Cornwall's Women In Space (part two)

Cornwall's Women In Space (Part Two)

To celebrate International Women’s Day 2021 we spoke with three extraordinary women leading the charge in developing and enabling considerable growth in the UK Space industry from the very heart of Cornwall. 

In part two of our interview series, we asked if Gail, Mel and Kat are satisfied with the status quo regarding women in STEM - focusing on the biggest challenges they feel women face in this role and what can be done to address these, as well as dispelling myths they have come up against in their careers.

Gail Eastaugh, Programme Director, AeroSpace Cornwall:

“I think senior women in STEM need to take more responsibility for making their voices heard by the next generation and making themselves visible as role models.”

We asked Gail what she feels are the biggest challenges faced by women in STEM that aren’t faced by their male counterparts....

I believe one of the biggest challenges we face as women is also one of our biggest strengths – generations of evolution means that we empathise more naturally and are used to maintaining harmony in a group. This makes some (not all) women great at collaborating and building rapport, but it can mean that the voice of the individual is sometimes lost. Men compete more naturally and therefore the individual voice is more often heard. It makes sense to me to consciously use the best skill-set you have in each situation – this means encouraging visibility of everyone’s strengths as often as possible, respecting diversity and inviting challenge.     

And what are the “myths”you would like to dispel about being a woman in STEM?

I often hear that women are not as assertive as men when it comes to self-promotion or that they have different responsibilities when it comes to balancing family commitments and this affects their careers, but in many cases it simply isn’t true. Everyone wants to be judged on their merit not on their gender – in my opinion the more we talk about inequality the more we perpetuate the myths... what we should be talking about who is the most capable and inspiring people regardless of any other characteristics they may have.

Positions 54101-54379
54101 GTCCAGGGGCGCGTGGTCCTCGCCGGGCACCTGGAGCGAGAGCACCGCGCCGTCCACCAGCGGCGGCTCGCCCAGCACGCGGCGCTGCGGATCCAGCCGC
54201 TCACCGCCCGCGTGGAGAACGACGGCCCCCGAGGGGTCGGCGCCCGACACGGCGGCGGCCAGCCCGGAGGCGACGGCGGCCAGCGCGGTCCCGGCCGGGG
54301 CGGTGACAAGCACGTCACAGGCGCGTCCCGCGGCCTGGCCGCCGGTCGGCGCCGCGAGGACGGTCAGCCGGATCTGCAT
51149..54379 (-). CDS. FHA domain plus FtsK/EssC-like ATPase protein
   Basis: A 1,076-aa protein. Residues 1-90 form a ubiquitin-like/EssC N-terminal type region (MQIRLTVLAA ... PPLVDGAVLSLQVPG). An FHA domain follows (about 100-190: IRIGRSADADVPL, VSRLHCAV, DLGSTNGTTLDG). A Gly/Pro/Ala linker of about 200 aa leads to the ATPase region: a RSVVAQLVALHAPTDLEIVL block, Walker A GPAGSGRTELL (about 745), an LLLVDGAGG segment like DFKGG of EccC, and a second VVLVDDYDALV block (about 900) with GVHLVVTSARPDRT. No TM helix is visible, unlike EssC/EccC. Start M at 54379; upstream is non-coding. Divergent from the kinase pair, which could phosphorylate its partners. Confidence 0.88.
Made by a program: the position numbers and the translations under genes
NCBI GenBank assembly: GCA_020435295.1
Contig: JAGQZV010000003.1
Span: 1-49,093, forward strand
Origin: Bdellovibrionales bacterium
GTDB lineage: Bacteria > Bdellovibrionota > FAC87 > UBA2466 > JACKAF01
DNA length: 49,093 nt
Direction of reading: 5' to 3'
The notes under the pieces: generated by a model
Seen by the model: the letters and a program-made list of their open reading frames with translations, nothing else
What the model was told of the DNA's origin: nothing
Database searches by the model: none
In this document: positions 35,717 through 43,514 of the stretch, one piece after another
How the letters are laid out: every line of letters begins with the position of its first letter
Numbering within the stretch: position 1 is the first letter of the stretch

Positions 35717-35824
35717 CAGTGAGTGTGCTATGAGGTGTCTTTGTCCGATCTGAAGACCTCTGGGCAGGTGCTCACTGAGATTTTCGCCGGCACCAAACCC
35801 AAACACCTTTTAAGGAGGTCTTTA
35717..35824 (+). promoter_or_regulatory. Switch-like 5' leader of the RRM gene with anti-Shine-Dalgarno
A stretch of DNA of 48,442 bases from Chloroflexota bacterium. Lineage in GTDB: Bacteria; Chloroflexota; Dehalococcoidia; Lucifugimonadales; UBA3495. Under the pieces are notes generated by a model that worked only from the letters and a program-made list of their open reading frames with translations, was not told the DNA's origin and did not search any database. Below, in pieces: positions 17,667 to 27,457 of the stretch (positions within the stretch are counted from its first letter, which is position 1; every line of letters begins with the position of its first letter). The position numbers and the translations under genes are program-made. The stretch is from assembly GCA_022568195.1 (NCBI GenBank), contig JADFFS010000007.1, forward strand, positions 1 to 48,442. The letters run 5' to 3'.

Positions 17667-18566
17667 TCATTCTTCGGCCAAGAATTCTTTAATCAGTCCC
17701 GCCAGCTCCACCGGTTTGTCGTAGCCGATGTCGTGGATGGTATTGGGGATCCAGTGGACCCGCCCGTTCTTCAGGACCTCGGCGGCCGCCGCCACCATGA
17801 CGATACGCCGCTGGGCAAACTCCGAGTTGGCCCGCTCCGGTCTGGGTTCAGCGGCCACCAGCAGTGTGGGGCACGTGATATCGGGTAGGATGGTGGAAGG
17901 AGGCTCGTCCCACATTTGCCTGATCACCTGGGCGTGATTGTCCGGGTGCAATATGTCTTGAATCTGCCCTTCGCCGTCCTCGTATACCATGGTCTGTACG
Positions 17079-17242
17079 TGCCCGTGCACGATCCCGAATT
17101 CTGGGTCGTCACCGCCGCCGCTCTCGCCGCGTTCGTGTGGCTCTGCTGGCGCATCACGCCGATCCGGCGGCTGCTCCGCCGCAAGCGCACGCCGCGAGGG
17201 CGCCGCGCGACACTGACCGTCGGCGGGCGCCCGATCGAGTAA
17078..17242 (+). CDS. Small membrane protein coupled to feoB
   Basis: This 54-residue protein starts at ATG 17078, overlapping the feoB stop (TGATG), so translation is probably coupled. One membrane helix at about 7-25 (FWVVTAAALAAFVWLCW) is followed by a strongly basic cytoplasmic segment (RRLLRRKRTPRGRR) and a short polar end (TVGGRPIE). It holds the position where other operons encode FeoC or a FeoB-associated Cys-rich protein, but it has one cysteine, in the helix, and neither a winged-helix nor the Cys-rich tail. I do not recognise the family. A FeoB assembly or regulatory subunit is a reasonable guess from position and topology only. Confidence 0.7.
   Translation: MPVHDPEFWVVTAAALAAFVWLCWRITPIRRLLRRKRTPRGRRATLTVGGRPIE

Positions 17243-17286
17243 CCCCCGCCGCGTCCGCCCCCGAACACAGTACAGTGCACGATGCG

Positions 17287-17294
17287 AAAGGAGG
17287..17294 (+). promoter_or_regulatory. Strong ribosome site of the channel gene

Dr Kat Hickey, Senior Business Development Manager, Goonhilly Earth Station:

“I get the feeling that the space industry is actually a great place for diversity and for all of us to be whoever we are, if we can just look a bit deeper. It appears that once people have found their niche in the space industry, they are welcomed and thrive!”

We asked Kat if she was currently satisfied with the status quo regarding women in STEM, and what specific changes she think are needed to shift this…

There are definite improvements in terms of women in STEM since I was in school. However, there is still work to be done. Even in 2021, it is still somewhat uncommon to see female leadership in STEM organisations. There are many contributing factors, and no one-solution-fits-all to serve as a simple fix. Without wanting to resort to stereotypes, part of a solution could be improved parental leave arrangements via HMG, and ideally incentivising organisations to implement policies that encourage fathers to evenly share, or even take the main share of parental leave (for example, by making women’s return to work as easy as possible through flexible working arrangements in terms of working hours/locations and/or by encouraging flexible paternity leave). Compared to some other countries, the UK still has a long way to go to achieve more equality and a good balance for working mothers and fathers.